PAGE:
For a long time, I could not answer the question of why our relationship survived while everyone else’s seemed to be crumbling down. Then the answer suddenly came to me. A very simple answer: we were compatible. Was compatibility equal to love? No, but it had something to do with love; I was sure of that. I continued thinking through our relationship and developed my own theory on love that I would like to share with you.
LOVE is CHEMISTRY based on COMPATIBILITY and supported by effective COMMUNICATION.
I call it my Triple C Recipe for LOVE that Endures. I figured that the problem with most relationships is that they begin with CHEMISTRY and are followed by the exploration of COMPATIBILITY. This exploration may take a few months or years and may go two ways: 1) partners turn out to be compatible (they manage to live together without much conflict) or 2) partners turn out to be incompatible (they live in conflict often or most of the time). Effective communication strengthens scenario number 1 or prolongs scenario number two. The lack of effective communication brings scenario number 2 to an end faster.
I became quite upset realizing that any time people fall in love, it becomes a gamble: will they turn out to be compatible or not? Will their relationship survive or not? Will they stay married or will they divorce? People would not have to gamble, I thought, if they could explore compatibility before falling in love. But how can you do something like that? How do you explore compatibility with a stranger? Who would want to do that?
These were tough questions without the possibility of finding answers or a solution that would make sense. Looking around at the modern dating trends I could not dismiss the efforts of online dating to bring compatible partners together. All dating sites offer some sort of matching mechanisms helping people find “compatible” partners. Do they work? Are partners that are “matched” truly compatible? With all due respect, I find it hard to believe. Compatibility is a very subjective thing. One couple is compatible because both partners like to cook and love doing it together. The other couple is compatible because one partner likes to cook and is happy that the other partner stays away from the kitchen but loves the food that is prepared in it. No algorithms can take into consideration hundreds of nuances that make two unique individuals compatible. Only the individuals themselves can make this call.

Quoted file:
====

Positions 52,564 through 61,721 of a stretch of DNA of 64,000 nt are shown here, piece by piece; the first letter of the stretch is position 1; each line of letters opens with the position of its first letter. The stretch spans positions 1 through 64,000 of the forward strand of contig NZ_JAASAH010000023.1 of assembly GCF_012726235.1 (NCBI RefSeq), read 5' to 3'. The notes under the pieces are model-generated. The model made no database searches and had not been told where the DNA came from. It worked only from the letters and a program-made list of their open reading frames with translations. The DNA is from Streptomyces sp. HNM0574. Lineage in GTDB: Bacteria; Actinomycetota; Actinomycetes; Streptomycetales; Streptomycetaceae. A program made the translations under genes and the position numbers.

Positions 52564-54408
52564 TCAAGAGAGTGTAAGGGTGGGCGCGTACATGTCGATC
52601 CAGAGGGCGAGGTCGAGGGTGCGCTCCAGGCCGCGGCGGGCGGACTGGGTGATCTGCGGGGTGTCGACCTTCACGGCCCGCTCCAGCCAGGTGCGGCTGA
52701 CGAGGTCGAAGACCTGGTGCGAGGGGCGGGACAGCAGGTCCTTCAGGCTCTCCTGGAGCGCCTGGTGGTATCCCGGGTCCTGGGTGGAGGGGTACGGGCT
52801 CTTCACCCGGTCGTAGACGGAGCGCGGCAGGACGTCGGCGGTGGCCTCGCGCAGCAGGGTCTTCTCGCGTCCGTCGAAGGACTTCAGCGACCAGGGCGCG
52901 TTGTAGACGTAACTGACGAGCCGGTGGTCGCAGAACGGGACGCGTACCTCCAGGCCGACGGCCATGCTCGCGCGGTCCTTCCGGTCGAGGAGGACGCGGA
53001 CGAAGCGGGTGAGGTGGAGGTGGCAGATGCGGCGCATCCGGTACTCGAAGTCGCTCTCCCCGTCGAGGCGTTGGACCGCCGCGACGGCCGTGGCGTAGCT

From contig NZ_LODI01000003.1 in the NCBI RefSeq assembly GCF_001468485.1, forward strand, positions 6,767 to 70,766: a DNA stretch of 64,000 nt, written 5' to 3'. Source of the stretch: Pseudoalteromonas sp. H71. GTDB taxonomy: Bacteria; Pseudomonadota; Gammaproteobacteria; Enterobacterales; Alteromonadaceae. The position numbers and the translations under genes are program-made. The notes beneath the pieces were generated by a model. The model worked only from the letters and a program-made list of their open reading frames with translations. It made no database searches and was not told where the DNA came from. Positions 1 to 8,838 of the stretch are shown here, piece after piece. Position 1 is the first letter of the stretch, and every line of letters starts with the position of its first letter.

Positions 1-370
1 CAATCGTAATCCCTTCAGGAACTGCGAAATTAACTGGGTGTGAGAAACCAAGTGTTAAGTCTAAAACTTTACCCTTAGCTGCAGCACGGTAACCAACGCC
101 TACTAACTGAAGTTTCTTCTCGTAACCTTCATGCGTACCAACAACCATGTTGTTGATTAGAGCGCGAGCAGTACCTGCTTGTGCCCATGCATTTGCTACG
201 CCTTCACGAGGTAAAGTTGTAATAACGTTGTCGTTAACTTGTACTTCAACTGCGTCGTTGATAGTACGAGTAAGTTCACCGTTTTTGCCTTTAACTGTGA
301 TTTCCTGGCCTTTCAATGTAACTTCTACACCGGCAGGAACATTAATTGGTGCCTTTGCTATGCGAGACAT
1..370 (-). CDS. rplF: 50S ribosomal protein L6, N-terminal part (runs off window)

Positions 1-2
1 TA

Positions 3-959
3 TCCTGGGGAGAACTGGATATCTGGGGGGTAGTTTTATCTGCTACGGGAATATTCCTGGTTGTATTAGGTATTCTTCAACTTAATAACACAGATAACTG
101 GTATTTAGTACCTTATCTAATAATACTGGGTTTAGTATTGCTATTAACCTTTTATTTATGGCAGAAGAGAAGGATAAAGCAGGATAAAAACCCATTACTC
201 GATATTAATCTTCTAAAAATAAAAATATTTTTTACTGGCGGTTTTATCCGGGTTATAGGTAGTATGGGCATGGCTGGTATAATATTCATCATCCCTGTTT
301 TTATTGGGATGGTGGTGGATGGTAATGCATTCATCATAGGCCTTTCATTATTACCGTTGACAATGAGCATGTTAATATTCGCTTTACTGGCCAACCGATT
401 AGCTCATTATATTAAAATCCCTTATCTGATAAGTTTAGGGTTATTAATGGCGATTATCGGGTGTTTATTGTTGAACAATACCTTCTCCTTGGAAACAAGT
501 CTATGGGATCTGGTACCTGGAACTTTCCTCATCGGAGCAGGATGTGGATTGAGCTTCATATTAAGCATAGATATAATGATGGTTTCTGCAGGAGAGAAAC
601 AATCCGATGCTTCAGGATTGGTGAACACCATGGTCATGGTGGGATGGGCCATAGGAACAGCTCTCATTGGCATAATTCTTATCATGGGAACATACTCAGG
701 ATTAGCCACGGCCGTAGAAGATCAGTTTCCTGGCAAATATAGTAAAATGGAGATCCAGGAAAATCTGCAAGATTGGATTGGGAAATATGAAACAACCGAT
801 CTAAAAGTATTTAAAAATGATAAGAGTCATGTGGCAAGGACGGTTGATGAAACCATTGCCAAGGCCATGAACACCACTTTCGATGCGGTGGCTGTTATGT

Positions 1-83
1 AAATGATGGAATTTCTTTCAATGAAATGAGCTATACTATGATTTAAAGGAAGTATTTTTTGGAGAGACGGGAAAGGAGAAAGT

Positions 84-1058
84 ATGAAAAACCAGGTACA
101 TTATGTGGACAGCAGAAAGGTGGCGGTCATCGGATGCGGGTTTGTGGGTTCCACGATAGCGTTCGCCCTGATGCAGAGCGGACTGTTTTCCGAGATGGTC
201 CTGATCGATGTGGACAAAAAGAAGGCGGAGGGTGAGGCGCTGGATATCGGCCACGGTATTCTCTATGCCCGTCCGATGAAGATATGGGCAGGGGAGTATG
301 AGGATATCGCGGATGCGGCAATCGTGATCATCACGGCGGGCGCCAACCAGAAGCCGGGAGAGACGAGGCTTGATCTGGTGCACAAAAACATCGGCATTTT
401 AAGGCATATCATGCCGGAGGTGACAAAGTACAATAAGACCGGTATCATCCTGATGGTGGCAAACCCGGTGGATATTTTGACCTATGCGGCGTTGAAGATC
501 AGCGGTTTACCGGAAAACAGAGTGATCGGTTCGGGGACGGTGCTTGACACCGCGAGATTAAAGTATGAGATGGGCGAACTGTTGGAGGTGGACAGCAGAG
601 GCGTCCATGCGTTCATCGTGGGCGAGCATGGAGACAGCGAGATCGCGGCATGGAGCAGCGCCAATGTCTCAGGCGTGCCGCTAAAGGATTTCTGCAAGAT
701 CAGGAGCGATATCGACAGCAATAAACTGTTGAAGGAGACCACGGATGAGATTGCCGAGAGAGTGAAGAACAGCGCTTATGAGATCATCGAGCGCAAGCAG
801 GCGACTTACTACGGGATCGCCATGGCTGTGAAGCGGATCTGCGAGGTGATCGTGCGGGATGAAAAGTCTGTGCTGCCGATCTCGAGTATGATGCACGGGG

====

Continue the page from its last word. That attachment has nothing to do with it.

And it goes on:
The Self-Match idea was the result of the nagging thought: I want to give people tools to explore compatibility on their own terms. I WANT PEOPLE TO SELF-MATCH. If I am looking for a compatible partner, I want to be able to ask all kinds of questions, see what we have in common, notice the differences and red flags, make compatibility decisions, and do all of it objectively without the influence of chemistry. This is what Self-Match.com is all about.
Who is your favorite Beatle? A. John B. Paul C. Ringo D. George. I know that my compatible partner will choose B. What about you?
http://self-match.com Going against hundreds of years of traditional dating and making the world a better place one relationship at a time. Help me spread the word.